The Zealots are a rather scary organisation with hints of present day terrorist groups flavouring their image. Suicide bombing is as natural to them as taking a stroll in the park; the group members are brainwashed and happy to die for the cause. With the added ingredient of gangsters, mob mentality and drugs flooding the market, you have a strong, gritty and determined contemporary thriller. A YA version of Martina Cole's adult novels.

I didn't like Adam to begin with. He came across as a desperate money grabbing hormonal teacher, intent on shagging a rich girl and making her pregnant. An instant turn off to any girl. I suppose if the world had turned in such a way, he would represent a major group of teenagers with the same mentality. Lizzie came across as a stronger and more likeable character.
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Format: Paperback
Melvin Burgess is regarded as one of the best writers in contemporary children's literature. He is also one of the most controversial and in his latest novel The Hit he demonstrates both his skill as a writer and his willingness to make us more than a little uncomfortable when we read one of his novels.

The idea behind The Hit is in itself fascinating. The original idea for the book was formed by a group of A-level Philosophy students and their tutors before being taken forward by Chicken House publisher, Barry Cunningham. Due to the subject matter of the book, and it's somewhat unusual birth, Cunningham approached the author he knew wouldn't mind working a bit differently and who wouldn't mind dealing with the controversial idea at the centre of the book - Burgess.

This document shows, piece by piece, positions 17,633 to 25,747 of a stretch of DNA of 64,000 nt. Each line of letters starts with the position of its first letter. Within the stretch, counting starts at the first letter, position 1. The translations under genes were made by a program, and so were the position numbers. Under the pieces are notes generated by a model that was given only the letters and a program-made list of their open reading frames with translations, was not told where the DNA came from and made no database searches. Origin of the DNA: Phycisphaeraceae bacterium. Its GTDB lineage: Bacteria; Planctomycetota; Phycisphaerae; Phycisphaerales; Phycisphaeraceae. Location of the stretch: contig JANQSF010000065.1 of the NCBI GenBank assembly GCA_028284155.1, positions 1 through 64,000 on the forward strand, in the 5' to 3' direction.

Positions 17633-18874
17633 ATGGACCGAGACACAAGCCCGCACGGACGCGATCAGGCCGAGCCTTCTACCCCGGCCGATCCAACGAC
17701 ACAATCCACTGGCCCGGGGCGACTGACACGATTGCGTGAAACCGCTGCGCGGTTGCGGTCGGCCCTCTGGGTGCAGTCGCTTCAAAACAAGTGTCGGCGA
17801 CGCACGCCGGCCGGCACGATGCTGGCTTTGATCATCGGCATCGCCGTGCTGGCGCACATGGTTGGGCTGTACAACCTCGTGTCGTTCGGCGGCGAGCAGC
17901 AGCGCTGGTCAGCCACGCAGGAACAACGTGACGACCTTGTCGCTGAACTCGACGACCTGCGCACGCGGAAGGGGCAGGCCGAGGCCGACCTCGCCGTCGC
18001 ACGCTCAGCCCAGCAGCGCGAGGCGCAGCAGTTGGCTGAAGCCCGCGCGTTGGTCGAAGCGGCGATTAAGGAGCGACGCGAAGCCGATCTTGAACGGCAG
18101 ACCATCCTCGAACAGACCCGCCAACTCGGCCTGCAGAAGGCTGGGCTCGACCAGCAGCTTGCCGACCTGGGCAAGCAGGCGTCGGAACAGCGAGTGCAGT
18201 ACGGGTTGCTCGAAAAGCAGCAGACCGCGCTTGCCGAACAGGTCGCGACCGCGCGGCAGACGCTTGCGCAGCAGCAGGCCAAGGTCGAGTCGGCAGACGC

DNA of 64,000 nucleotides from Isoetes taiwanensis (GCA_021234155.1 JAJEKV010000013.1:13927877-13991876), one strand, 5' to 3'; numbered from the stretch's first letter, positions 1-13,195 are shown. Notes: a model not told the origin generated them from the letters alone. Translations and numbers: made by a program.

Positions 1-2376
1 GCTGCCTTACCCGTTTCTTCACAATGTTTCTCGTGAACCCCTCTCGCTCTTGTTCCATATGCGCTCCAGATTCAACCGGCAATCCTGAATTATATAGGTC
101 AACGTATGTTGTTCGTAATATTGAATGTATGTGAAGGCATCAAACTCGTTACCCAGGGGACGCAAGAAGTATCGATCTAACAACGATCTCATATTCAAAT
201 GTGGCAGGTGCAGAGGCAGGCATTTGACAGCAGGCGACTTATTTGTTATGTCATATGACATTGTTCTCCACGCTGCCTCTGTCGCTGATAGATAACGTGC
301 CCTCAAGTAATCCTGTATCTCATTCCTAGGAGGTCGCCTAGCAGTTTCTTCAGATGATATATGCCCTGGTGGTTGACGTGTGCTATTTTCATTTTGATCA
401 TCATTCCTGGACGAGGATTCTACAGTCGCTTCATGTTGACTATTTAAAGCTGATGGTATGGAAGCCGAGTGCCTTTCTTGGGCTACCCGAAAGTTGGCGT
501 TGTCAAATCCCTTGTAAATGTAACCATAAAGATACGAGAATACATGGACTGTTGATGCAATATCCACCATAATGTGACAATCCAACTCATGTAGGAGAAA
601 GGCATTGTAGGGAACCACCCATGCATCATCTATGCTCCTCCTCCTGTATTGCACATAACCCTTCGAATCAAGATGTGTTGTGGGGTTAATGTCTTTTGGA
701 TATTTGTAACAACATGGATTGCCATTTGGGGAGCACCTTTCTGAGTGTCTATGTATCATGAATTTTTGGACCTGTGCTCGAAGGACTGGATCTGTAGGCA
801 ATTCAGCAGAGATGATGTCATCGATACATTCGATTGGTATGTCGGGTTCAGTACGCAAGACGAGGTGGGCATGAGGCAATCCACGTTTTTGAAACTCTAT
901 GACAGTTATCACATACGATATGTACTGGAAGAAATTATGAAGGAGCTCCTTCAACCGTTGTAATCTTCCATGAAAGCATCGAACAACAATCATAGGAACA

Told in a dual narrative by teens Adam and Lizzie The Hit is set in a near future where Manchester is on the brink of revolt and their is talk of revolution in the air. Revolution and anarchy is being fuelled by a new drug that is flooding the streets - 'Death', a euthanasia drug that gives you the best week of your life - before killing you. Looking for an easy way out from his self proclaimed 'rubbish life' and still trying to come to terms with the death of his brother Adam succumbs to the lure of 'Death'. However despite an initial euphoric rush Adam soon realises that life may indeed be better then death.

The whole concept of 'Death' is exceptionally clever and is an amazingly powerful 'hook' into the novel. Once the reader is 'hooked' Burgess takes them on a relentless, adrenalin fuelled adventure through the streets and industrial wastelands of Manchester. As we move between Adam and Lizzie's story we see the effect their actions have on each other and the story at large.